Hey Dobber, Thanks for taking the time to answer my question. Who would you take in a H2H keeper league: John Carlson or Alex Pietrangelo? Also, what would you peg their short-term and long-term point potential at?
Put me down for Carlson. Both are elite prospects and either one could top 65 points eventually; both will be in the league next year and you can pencil each of them in for 40 points. However, Carlson has more ‘certainty.’ I’m comfortable with the skill level in his all-around game and the strides he has made over the past two years. He is also on the high-flying Capitals, which can’t hurt his upside.
Hey Dobber, when David Jones returns to Colorado’s lineup next season where do you see him fitting in? Will he reclaim his spot on the top line with Paul Stastny or did Chris Stewart take that from him? What will his upside be? Also, what happened to Patrick O’Sullivan? Can he still be counted on to be a guy who scores 30-40 goals in a season? How would an off-season trade affect his potential?
Tyler, Grand Forks, N.D.
Stewart has that spot secured, Tyler. Jones may take the left wing spot from T.J. Galiardi, though. Regardless, Jones’ proneness to injury has turned me off of taking him in a fantasy league. If healthy, he can be a 65-point guy, but that ship may have sailed in Colorado with its long list of offensive prospects champing at the bit.
Regarding O’Sullivan, I don’t think a trade would help or hinder (unless, of course, it was to the Penguins). I believe he will bounce back thanks to an improved Edmonton team next year. The Oilers will have the help of returning injured players (Ales Hemsky, Sheldon Souray) and skilled prospects (Jordan Eberle and perhaps Taylor Hall). However, I figure O’Sullivan has one more year to show us what he’s got. Next year is his fifth season and it’s time to step up. Huge boom or bust risk.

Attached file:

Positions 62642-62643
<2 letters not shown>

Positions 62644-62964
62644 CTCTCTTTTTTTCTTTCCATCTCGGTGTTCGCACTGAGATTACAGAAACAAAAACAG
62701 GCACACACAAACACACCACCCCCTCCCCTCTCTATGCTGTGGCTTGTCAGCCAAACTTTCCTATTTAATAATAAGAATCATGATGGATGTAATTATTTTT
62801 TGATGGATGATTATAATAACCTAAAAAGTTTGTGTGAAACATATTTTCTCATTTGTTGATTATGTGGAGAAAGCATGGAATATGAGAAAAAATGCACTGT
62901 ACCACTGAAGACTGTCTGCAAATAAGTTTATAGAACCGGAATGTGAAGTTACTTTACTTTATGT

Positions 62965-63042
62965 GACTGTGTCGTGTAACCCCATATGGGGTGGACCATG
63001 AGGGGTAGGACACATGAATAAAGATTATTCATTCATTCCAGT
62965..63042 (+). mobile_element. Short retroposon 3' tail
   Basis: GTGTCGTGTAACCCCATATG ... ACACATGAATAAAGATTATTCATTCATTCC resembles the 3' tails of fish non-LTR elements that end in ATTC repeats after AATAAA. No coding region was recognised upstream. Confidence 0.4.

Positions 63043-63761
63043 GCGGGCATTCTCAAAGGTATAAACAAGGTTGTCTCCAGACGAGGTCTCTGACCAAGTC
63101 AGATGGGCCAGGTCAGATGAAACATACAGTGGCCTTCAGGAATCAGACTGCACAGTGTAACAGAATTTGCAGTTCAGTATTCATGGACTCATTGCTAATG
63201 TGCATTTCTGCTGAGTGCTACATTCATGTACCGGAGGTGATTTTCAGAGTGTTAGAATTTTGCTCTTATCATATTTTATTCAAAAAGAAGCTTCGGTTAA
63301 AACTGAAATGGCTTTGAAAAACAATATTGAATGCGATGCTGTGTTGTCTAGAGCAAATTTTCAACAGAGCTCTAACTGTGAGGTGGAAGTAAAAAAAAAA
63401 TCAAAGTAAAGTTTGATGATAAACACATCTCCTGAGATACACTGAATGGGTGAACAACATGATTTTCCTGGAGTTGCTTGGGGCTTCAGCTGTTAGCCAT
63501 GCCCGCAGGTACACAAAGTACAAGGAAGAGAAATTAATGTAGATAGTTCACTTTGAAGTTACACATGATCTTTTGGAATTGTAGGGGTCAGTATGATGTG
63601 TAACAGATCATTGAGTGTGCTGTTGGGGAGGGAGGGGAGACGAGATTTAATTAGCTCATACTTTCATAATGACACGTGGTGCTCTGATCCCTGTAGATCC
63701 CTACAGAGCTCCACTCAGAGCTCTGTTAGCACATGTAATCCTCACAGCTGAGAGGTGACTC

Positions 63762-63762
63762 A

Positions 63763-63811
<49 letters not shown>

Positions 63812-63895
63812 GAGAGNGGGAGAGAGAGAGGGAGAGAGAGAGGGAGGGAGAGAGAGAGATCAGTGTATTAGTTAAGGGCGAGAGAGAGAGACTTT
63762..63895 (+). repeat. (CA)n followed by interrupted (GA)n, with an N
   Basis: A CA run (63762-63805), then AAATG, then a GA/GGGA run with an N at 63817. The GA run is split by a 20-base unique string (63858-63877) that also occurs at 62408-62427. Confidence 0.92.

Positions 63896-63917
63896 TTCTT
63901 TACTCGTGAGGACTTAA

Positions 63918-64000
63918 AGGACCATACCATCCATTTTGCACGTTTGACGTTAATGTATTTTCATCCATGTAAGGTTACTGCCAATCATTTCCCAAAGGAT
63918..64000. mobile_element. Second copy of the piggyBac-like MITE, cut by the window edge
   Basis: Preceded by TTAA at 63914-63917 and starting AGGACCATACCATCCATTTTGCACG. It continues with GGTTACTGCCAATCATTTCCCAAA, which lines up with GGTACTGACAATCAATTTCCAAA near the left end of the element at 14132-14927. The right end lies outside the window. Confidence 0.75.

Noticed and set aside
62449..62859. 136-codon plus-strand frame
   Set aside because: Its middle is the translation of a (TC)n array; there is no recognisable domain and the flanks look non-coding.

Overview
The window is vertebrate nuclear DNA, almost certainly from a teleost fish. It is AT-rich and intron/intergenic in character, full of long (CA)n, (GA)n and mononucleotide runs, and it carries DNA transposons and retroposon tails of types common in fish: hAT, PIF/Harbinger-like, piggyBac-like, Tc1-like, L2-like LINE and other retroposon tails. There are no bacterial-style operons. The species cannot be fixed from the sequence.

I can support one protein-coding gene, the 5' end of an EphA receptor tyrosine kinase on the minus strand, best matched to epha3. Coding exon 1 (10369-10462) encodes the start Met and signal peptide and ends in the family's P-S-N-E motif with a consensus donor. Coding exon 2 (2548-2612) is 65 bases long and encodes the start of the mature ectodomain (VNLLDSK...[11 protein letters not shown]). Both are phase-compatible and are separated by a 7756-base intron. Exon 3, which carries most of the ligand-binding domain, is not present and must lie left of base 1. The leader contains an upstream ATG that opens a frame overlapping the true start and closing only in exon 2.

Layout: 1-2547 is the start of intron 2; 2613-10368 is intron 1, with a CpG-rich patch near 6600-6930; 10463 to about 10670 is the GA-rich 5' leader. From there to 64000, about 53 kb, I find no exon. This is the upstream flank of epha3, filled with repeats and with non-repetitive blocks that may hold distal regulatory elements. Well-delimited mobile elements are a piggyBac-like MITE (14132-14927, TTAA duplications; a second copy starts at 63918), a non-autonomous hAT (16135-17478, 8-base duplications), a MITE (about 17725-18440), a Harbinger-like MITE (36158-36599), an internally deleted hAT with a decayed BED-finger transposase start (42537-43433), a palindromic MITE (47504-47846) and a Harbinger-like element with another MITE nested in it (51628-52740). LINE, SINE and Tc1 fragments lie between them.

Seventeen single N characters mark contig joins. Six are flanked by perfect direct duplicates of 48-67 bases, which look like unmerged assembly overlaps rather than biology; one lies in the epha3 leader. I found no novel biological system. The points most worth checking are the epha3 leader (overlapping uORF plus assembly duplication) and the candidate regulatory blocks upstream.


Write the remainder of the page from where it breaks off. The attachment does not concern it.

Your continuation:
I’m wondering, out of these seven players, which three should I protect: Michael Frolik, Jamie Benn, Patrick O’Sullivan, Brayden Schenn, John-Michael Liles, Cody Franson, Pekka Rinne?
Dustin, Rumsey, Alta.
Dustin – put me down for Frolik, Benn and, most definitely, Rinne (always keep the proven goaltenders). Franson would be fourth on my list because defensemen are harder to land. And for those of you who question my leaving Schenn off, I will explain. I think Schenn is a surefire NHLer and future captain. I think he’ll make the Kings next season and have a strong debut of 50 points or so. But I believe his upside is in the mid-70s; right around where I have Dustin Brown pegged. Meanwhile, Benn and Frolik both have much higher upsides and should beat Schenn next season as well.
Hi Dobber, Long-time reader, first-time writer. Huge fan of the mailbag! I am in an eight-team, 23-man roster, keeper league. I am allowed to keep 1C, 1LW, 1RW, 2D, 1G and 1 Util. I’ve narrowed down my goalie to Ryan Miller, but out of my defense, who do I go with: Brian Rafalski, Tyler Myers, Marek Zidlicky or Dan Boyle? I was thinking Boyle and Myers. Lastly, my forwards; I have Hank and Dan Sedin, Paul Stastny, Henrik Zetterberg, Evgeni Malkin, Zach Parise, Corey Perry, Steve Downie, Jamie Langenbrunner, Simon Gagne and Derek Roy, who are all keeper material. Of course, the cream of the crop is Henrik Sedin, Parise, Perry and Malkin. Right choices?
Hi Matt, thanks for the kind words. All of your selections are good ones and I agree whole-heartedly. If your league counts PIMs, then it’s tough to let Downie go, but you can’t set any of those four free. They’re too good.
Note regarding the Fantasy Mailbag – it is important to indicate whether or not your league is a keeper league or a one-year league. Also note whether the league is “points only”, “standard roto league”, or if there are any uncommon rules that are important to know. This will help in advising you on the right course of action.
Darryl Dobbs’ Fantasy Mailbag will appear every Wednesday throughout the season. To send the Dobber your question, click HERE.